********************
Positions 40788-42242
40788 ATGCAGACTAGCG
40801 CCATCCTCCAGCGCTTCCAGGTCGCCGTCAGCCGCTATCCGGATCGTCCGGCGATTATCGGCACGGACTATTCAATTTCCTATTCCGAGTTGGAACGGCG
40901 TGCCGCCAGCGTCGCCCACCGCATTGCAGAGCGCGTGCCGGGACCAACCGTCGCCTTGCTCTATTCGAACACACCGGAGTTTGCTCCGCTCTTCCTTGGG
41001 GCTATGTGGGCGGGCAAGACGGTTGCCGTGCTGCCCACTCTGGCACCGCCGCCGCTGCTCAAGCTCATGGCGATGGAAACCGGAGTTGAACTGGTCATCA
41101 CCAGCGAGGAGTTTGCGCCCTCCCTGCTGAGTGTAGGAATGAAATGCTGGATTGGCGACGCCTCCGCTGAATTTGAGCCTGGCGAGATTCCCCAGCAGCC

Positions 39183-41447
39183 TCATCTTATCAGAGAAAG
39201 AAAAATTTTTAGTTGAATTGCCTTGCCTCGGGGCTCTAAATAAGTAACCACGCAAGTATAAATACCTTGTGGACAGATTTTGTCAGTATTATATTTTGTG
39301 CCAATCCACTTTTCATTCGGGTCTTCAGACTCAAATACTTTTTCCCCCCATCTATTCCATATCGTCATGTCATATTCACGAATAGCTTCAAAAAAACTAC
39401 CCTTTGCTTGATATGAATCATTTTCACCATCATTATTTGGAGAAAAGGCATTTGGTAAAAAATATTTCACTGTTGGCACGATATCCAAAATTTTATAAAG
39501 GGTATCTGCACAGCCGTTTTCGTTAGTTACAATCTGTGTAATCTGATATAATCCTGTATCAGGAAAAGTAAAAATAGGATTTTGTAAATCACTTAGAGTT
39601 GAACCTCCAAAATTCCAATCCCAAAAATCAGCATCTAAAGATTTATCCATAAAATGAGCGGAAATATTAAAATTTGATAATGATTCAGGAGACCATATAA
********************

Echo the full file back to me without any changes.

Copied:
Positions 40788-42242
40788 ATGCAGACTAGCG
40801 CCATCCTCCAGCGCTTCCAGGTCGCCGTCAGCCGCTATCCGGATCGTCCGGCGATTATCGGCACGGACTATTCAATTTCCTATTCCGAGTTGGAACGGCG
40901 TGCCGCCAGCGTCGCCCACCGCATTGCAGAGCGCGTGCCGGGACCAACCGTCGCCTTGCTCTATTCGAACACACCGGAGTTTGCTCCGCTCTTCCTTGGG
41001 GCTATGTGGGCGGGCAAGACGGTTGCCGTGCTGCCCACTCTGGCACCGCCGCCGCTGCTCAAGCTCATGGCGATGGAAACCGGAGTTGAACTGGTCATCA
41101 CCAGCGAGGAGTTTGCGCCCTCCCTGCTGAGTGTAGGAATGAAATGCTGGATTGGCGACGCCTCCGCTGAATTTGAGCCTGGCGAGATTCCCCAGCAGCC

Positions 39183-41447
39183 TCATCTTATCAGAGAAAG
39201 AAAAATTTTTAGTTGAATTGCCTTGCCTCGGGGCTCTAAATAAGTAACCACGCAAGTATAAATACCTTGTGGACAGATTTTGTCAGTATTATATTTTGTG
39301 CCAATCCACTTTTCATTCGGGTCTTCAGACTCAAATACTTTTTCCCCCCATCTATTCCATATCGTCATGTCATATTCACGAATAGCTTCAAAAAAACTAC
39401 CCTTTGCTTGATATGAATCATTTTCACCATCATTATTTGGAGAAAAGGCATTTGGTAAAAAATATTTCACTGTTGGCACGATATCCAAAATTTTATAAAG
39501 GGTATCTGCACAGCCGTTTTCGTTAGTTACAATCTGTGTAATCTGATATAATCCTGTATCAGGAAAAGTAAAAATAGGATTTTGTAAATCACTTAGAGTT
39601 GAACCTCCAAAATTCCAATCCCAAAAATCAGCATCTAAAGATTTATCCATAAAATGAGCGGAAATATTAAAATTTGATAATGATTCAGGAGACCATATAA